The chances of securing a global agreement on a digital levy by the end of the year were revived on Friday after the countries involved agreed to park the most contentious issues and push ahead with negotiations on new ways to tax multinationals.
In a statement, the 137 countries that participated in the talks overseen by the Paris-based OECD, agreed to “affirm their commitment to reach an agreement on a consensus-based solution by the end of 2020”, on the basis of the proposals for a new way to tax companies and a minimum corporate tax rate outlined last autumn.
The OECD hailed the progress as the moment crystallising the choice between a compromise on a global system or unilateral measures that would lead to trade ructions worse than last year’s conflict between the US and China.
Pascal Saint-Amans, director of tax administration at the OECD, said the dispute over domestic digital taxes between the US and France as well as many other countries had concentrated minds and brought countries to the stage they would negotiate directly rather than just waiting for the OECD to make proposals with which they would disagree.
“I think we have progress — that’s something I’m paid to say, but I believe it,” Mr Saint-Amans said. “The agreement on scope wasn’t around three months ago . . . The prospect of trade wars triggered by tax disputes is clearly pushing countries to compromise”.
The talks aim to rip up a century of taxing companies on their profits based on the locations in which they have a physical presence to take account of the digitalisation of economies, that has enabled companies to make money in places without boots on the ground.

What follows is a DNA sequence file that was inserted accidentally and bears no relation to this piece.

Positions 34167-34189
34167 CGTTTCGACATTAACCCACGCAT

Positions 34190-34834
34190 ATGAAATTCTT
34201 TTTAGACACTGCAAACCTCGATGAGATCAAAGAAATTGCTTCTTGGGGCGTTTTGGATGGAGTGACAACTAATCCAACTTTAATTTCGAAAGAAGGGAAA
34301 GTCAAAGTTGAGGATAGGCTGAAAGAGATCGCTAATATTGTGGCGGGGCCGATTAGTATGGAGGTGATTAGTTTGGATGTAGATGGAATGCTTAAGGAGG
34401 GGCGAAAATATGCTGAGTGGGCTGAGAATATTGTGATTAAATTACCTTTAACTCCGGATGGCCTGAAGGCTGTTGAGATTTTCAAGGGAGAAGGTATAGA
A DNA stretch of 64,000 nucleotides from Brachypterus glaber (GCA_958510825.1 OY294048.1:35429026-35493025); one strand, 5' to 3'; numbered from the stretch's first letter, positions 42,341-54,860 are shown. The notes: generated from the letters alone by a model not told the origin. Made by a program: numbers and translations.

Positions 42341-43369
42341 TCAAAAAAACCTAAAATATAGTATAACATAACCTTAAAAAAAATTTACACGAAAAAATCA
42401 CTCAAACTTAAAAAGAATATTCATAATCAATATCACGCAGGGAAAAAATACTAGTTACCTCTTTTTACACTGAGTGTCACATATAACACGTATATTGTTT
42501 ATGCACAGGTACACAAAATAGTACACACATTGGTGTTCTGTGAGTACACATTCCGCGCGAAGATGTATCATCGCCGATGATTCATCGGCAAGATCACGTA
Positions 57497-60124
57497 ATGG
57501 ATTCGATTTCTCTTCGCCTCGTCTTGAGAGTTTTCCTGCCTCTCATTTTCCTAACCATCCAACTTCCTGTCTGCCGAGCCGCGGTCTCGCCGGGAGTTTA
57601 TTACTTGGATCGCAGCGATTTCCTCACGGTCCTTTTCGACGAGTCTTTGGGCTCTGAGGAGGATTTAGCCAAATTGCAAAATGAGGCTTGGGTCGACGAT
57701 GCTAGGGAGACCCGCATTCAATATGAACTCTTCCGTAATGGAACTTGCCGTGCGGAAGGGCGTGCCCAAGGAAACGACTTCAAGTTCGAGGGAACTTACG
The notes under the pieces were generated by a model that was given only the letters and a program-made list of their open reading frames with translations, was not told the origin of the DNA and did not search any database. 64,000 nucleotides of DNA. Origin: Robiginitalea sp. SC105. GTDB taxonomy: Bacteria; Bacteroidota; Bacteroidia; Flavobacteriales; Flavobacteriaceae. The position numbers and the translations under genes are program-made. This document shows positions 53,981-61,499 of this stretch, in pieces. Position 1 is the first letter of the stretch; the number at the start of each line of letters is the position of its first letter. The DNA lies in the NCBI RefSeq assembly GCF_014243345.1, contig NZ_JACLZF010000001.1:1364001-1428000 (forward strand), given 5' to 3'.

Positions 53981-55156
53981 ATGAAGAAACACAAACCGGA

The main progress made in the negotiations in Paris this week was that all countries agreed on the scope of any new rules would include large multinational digital companies and any other large multinational group selling to consumers. This would mean the tech giants — Facebook, Apple, Amazon, Netflix and Google — would be covered as well as large luxury groups such as LVMH and the big automotive companies such as VW or Tesla.
Previously, European countries wanted only tech giants to be caught by the new rules while the US and China wanted a broader scope.
The OECD also praised the new rationale for corporate taxation it is proposing in which a proportion of profits of the richest international companies would be allocated to individual countries based on where they had customers. These could not move, he added, so it would greatly reduce the ease of tax avoidance.
But the officials did not seek to minimise the difficulties still remaining in finding compromise, especially the US proposal for a “safe harbour” regime, which others fear would enable the tech giants to avoid any new liabilities because the global rules would be voluntary.
The agreement was based on the US agreeing to park the notion until everything else was agreed. The hope is that later in the year, the US will see the benefits of signing up without the safe harbour rules or be willing to fudge the definition of the term so that it no longer implied voluntary taxation.
Without such an agreement, the OECD was pessimistic any deal would pass. If companies could choose not to implement any new global rules, Mr Saint-Amans said, “I think the chances of success will be very low, extremely low, or close to nil”.
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